I got email from Ron McEwan about generating ellipses that contain points in a scatter plot where ...
>Wait! What are you talking about?
Okay, we do this:
 Plot a bunch of points (x_{1}, y_{1}), (x_{2}, y_{2}) ... (x_{n}, y_{n}) (that's our scatter plot)
 Generate an ellipse centred on the origin.
 Vary the lengths of the axes to that it'll contain "most" of the points.
>Most?
Okay, let's do this:
 Assume we have stock returns for two stocks: p_{k} and q_{k} for k = 1, 2, ... n.
 Assume that they are random selections from some distribution.
 We plot the deviations from the Means.
That is, if M[p] = (p_{1} + p_{2} + ... p_{n}) / n, then we actually plot x_{k} = p_{k}  M[p].
 Do the same for the yvalues. That is, plot y_{k} = q_{k}  M[q].
Note: The origin (0,0) represents a point where both returns are at their respective Means.
 Fig. 1 Ellipse and scatter plot 
If the returns have a normal distribution, then each set of x and yvalues has Mean = 0
and, let's say, Standard Deviations S_{x} and S_{y}.
Then there's a probability of finding the xvalue between x and x + dx given by the magic formula
Similarly for y values, so we imagine a wee rectangle and ...
>Rectangle?
Can you see that wee rectangle in Figure 1? The width is dx and the height is dy and it's located at (x,y).
>I really think that ...

Fig. 2 Normal distribution: (zero mean) f(x) dx is the probability of x being in an interval about x of width x 

Patience. All will be clear in a minute or three.
Okay, knowing the probability of the horizontal value being in a wee interval at x and the vertical value being in a wee interval about y,
the probability of finding a point in a wee rectangle at (x,y) should be (using the magic formula in Fig 2) proportional to:
e^{(1/2) { (x/Sx)2 + (y/Sy)2} } 
 For sanitary reasons, we'll let S_{x} = a and S_{y} = b so we get:
 e^{(1/2) { (x/a)2 + (y/b)2} } 

>You just multiply the probabilities, right?
Yes, that's what I've done.
Then there are curves where the probability is constant, namely ...
>Don't tell me! They're the curves (x/a)^{2} + (y/b)^{2} = constant.
Indubitably! And those curves have a name. They're called ...
>Don't tell me! They're ellipses.
You got it.
Okay, now comes the interesting part ... rotating the ellipse.
>And the significance of that is ... what?
Patience.
 Fig. 3 A rotated ellipse 
Let's look at a real, live scatter plot, say GE versus the DOW
Fig. 4 show the relationship between the daily returns, over the past year. See the four wee rectangles?
According to the above prescription, we should associate with each the same probability, but we see that ...
>But the rectangles in the 2nd and 4th quadrant don't have too many points. In fact, the points seem to ...
They seem to crowd together along the "regression line", right?
(See this or this.)
So, if the returns are not independent, but somehow tend to be linearly related (as implied by their hugging the regression line), then the prescription
above for the probability of finding a point in a wee rectangle needs to be modified.
Indeed, if we have a randomly selected xvalue, the corresponding yvalue is likely to be close to that regression line.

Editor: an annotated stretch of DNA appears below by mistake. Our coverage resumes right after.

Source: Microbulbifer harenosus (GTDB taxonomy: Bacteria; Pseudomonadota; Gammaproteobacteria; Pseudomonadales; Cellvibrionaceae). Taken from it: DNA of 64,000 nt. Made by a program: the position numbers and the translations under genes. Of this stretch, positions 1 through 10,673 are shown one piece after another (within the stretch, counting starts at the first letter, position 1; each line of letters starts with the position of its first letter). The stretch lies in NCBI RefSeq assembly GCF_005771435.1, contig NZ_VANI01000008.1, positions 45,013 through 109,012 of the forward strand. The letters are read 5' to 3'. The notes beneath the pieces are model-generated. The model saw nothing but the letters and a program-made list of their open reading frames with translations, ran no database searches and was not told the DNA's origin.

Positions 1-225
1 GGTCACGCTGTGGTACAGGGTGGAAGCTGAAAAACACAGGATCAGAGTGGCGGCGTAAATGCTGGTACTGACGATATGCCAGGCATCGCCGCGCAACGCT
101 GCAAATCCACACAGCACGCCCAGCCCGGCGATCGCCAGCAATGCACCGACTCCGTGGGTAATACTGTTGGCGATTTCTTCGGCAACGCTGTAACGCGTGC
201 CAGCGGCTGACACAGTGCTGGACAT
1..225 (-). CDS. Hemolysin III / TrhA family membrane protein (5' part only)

If the equation of that line is y = mx + k, then for a given xvalue, we expect the yvalue to be close to mx + k.
 Fig. 4 GE returns vs DOW returns 
>What's that tall skinny rectangle doing in Fig. 4?
Patience. By the way, if you want to see a scatter plot where the returns really hug the regression line, check this out:
Okay, we'll study Bayes Theorem. It gives us the probability of getting a particular pair (x,y) if y depends (in some way) upon x.
We'll call P[x] the probability of getting a particular xvalue. (Actually, P[x] will be the probability of getting a value in some wee interval about x.)
The probability of getting a particular yvalue given that xvalue is (according to Bayes):
[A] P[x and y] = P[x] P[y, given x] 
The guy called P[x] can be obtained from Fig. 2 (assuming the xvalues are normally distributed):
[B] P[x] is proportional to e^{(1/2) (x/a)2} 
To get P[y, given x] we have to stare carefully at the distribution of yvalues for a given xvalue. (Remember the tall, skinny rectangle?)
Since we're doing the math snowjob thing (by assuming normal distributions for convenience simplicity), we'll assume that the yvalues are normally distributed about mx + k.
(Them's the yvalues in the tall, skinny rectangle in Fig. 4 ... distributed about the value mx + k).
That is, the probability P[y, given x] looks like what's in Fig. 2, with x replaced by y  mx  k:
[C] P[y, given x] is proportional to
e^{(1/2) {(y  mx  k)/c}2}
where c is the standard deviation associated with the distribution of yvalues for a given xvalue. 
>Huh? Replace y by y  (mx + k)? Can you do that?
In Fig. 2, the variable x appears all by itself 'cause its mean is 0.
In general (for a nonzero mean), we'd have this
 
In our investigation of the distribution of yvalues, given x, the Mean value of the yvalues is assumed to be (mx + k).
>Can you do that?
This is mathmanship, remember?
Now we plug [B] and [C] into [A]
and get something that looks like this:
[D] P[x and y] is proportional to
e^{(1/2) (x/a)2}e^{(1/2) {(y  mx  k)/c}2} 
>But I don't see any characteristics of the y distribution. I mean, where's the standard deviation of the yvalues and ...
They're tied up in the values of m and k. Just wait until we're finished, okay? All will become clear.
>I doubt it!
>So, where's the spreadsheet?
Click on the picture:
>Uh ... is it useful?
How would I know?